England and most common law countries differ fundamentally in that on death assets vest in either the executors (if there is a will) or the administrators (if there is no will). They are collectively called “personal representatives”. They are responsible for collecting in the deceased’s assets, paying his taxes and debts and then transferring the assets to the beneficiaries. The deceased’s house vests in the executors or administrators who are the people who sell the property. The personal representatives have to obtain a court order to be able to administer the estate and sell the deceased’s assets. This is obtained from the High Court in England and is called a grant of probate if there is a will, and letters of administration if there is no will. Without this court order the deceased’s property cannot be sold.
What the Regulation extends to
The EU Regulation is very wide ranging and deals with all aspects relating to the administration of the estate and the sale of the deceased’s assets. Article 23 (2) (f) provides that the succession law shall govern “the powers of the heirs, the executors of the wills and other administrators of the estate, in particular as regards the sale of property and the payment of creditors, without prejudice to the powers referred to in Article 29(2) and (3)”
The EU Regulation also deals extensively with which courts have competence to deal with inheritance matters. Article 4 provides that “The courts of the Member State in which the deceased had his habitual residence at the time of death shall have jurisdiction to rule on the succession as a whole.” This excludes the UK as it is not a Member State for the purposes of the Regulation. You are thrown back to the sweep up provision in Article 10 (2) which provides that “the courts of the Member State in which assets of the estate are located shall have jurisdiction to rule on those assets.” This will always mean that in the case of English, Irish or Danish law applying to a succession, the local courts where the property is situated will be the only ones which are competent.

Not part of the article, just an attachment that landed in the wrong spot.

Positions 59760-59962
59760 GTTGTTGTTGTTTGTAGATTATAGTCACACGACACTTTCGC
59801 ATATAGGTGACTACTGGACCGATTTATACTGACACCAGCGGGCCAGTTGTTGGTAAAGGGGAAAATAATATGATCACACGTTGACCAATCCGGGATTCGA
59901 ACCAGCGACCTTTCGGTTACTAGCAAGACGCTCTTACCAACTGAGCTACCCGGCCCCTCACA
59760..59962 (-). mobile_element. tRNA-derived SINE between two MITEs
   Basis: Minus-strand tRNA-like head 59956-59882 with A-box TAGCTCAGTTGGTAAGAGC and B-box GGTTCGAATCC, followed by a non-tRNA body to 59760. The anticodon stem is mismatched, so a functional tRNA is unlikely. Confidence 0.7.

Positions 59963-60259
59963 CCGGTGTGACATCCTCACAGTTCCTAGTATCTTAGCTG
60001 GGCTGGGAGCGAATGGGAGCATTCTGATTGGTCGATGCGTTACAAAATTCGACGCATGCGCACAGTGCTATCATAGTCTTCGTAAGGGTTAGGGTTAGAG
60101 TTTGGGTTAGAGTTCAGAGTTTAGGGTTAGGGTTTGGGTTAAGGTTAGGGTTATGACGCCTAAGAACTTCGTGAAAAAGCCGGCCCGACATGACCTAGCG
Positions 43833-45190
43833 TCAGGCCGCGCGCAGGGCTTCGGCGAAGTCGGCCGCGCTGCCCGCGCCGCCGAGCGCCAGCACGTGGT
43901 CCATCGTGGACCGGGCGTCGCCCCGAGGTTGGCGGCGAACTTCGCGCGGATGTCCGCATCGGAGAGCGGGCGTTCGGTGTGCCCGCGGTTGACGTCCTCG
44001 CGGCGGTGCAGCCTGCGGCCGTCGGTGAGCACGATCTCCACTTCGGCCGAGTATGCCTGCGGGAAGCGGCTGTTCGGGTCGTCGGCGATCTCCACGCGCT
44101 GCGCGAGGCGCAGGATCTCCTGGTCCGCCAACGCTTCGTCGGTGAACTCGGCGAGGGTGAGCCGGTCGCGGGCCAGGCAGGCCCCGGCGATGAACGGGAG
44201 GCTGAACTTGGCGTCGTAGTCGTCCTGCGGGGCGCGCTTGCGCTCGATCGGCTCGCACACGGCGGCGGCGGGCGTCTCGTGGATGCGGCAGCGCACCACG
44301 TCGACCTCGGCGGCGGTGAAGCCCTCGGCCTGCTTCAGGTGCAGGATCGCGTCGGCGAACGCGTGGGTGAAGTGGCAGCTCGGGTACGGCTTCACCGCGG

What could go wrong when you buy a property in the EU from a deceased English estate?
- The notary/lawyer is not aware of the EU Regulation or how it operates and the heirs convey the property to you. In this case the heirs have no title to the property and you get no title. This is the less likely scenario.
- The notary/lawyer relies on an English grant of probate and the executors/administrators convey the property to you. The executors/administrators are not validly appointed because the English courts have no jurisdiction and you get no title to the property. This is the more likely scenario.
In both the above scenarios once you become aware of the position you should contact your notary/lawyer and your bank mortgage lender immediately. You should consider whether to stop paying your mortgage. If you do not have good title to the property it is unlikely your lending bank will have good title. Your notary/lawyer will be responsible for rectifying the position and indemnifying you against any loss. In the meantime you will not be able to sell the property as you will have no title.
Sykes Anderson Perry
We have the expertise to assist EU notaries and lawyers in this highly technical area. We can provide expert opinions on English law and ensure that the court order you obtain in your local jurisdiction is to the correct person. We are your partner in England.